Seems like some good measures to have. That on top of text chat should help what’s probably been brought up regularly on whatever alpha boards they might have. Now what would be really cool is if they allow for fleets to be formed and add in some crazy multi-ship PvE/PvP content. Maybe stuff similar to AC4 Black Flag’s fort sieges or fighting giant sea monsters and the like.

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Schmidt.Capela

And if there’s a non-cooperative player on your crew? You can all vote to lock them in your ship’s brig until they behave. Seriously.

And atop that the game has special, humiliating emotes that can be done to the jailed player, such as vomiting on them. Am I the only one seeing the hideous griefing possibilities this opens with locking up and humiliating players just because you can?

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Dug From The Earth

Those who might misuse the system to grief, are far fewer than those toxic players who these systems were designed to snuff out.

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Serrenity

No, but what do you do about it? Every single one of these systems ever conceived can be misused to grief instead of punishing the asshats of the world. How do you provide systems to allow players to only the mechanics ‘for the power of good?’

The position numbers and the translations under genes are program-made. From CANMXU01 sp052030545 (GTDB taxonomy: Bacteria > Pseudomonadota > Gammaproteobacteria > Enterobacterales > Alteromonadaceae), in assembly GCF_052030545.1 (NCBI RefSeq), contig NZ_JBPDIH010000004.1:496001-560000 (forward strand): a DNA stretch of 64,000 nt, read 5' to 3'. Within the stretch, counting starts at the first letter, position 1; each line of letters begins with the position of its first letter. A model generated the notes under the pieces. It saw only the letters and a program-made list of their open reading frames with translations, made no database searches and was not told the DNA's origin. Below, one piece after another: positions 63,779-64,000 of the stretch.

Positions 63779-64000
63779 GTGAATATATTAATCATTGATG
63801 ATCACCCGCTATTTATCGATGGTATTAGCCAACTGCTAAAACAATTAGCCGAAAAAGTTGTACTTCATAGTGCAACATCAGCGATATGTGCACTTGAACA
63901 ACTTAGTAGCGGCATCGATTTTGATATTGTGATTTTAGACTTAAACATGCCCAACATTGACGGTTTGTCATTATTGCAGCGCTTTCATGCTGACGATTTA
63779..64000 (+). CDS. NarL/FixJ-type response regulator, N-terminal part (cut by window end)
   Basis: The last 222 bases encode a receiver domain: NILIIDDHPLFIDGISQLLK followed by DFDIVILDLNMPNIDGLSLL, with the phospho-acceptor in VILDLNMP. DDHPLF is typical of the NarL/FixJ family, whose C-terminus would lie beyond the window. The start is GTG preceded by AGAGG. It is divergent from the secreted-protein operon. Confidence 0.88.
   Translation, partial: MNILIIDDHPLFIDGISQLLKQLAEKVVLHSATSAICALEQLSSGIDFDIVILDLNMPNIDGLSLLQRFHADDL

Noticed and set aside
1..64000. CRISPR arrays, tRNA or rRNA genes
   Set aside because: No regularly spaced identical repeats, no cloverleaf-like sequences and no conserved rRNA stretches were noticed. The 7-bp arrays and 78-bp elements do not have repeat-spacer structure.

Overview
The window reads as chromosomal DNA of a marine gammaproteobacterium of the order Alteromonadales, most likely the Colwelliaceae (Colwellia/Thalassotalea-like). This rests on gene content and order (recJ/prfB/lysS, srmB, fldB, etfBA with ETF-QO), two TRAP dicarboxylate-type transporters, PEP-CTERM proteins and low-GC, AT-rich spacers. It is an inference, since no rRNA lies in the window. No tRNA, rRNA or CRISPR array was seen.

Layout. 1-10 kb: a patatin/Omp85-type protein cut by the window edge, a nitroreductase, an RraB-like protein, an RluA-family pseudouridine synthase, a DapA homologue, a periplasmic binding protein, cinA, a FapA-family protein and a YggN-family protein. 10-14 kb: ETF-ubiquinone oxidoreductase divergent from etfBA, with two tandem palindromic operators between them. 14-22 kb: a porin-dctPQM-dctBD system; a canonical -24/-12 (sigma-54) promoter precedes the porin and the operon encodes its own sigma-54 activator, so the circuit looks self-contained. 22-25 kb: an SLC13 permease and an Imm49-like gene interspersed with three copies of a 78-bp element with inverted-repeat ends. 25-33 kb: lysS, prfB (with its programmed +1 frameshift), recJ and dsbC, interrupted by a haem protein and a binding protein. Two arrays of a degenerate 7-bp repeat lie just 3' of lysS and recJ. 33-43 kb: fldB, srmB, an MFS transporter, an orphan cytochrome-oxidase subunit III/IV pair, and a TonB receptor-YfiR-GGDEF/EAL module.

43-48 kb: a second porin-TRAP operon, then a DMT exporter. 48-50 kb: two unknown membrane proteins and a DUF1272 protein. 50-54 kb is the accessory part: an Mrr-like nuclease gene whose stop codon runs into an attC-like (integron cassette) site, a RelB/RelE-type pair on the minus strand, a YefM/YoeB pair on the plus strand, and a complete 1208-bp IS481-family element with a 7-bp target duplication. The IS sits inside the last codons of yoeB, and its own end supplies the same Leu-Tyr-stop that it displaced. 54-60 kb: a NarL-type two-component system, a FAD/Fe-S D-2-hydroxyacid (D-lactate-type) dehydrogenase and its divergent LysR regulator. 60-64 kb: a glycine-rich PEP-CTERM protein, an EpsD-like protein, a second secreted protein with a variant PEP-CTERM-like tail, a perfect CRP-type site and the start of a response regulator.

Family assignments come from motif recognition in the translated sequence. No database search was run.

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Robert Mann

You need employees working on it, with a record that is not theirs to alter. There’s plenty of people who’d take such a job, given decent hours and fair pay. Of course, that means money and monetization might have to change.

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Paragon Lost

I still have a hard time wrapping my mind around having a bias or holding an actual grudge against multi-player gaming. It’s more options instead of less in my mind. For me, twenty five plus years ago, multi-player gaming ruined me for stand alone gaming, err single player whatever you want to call it.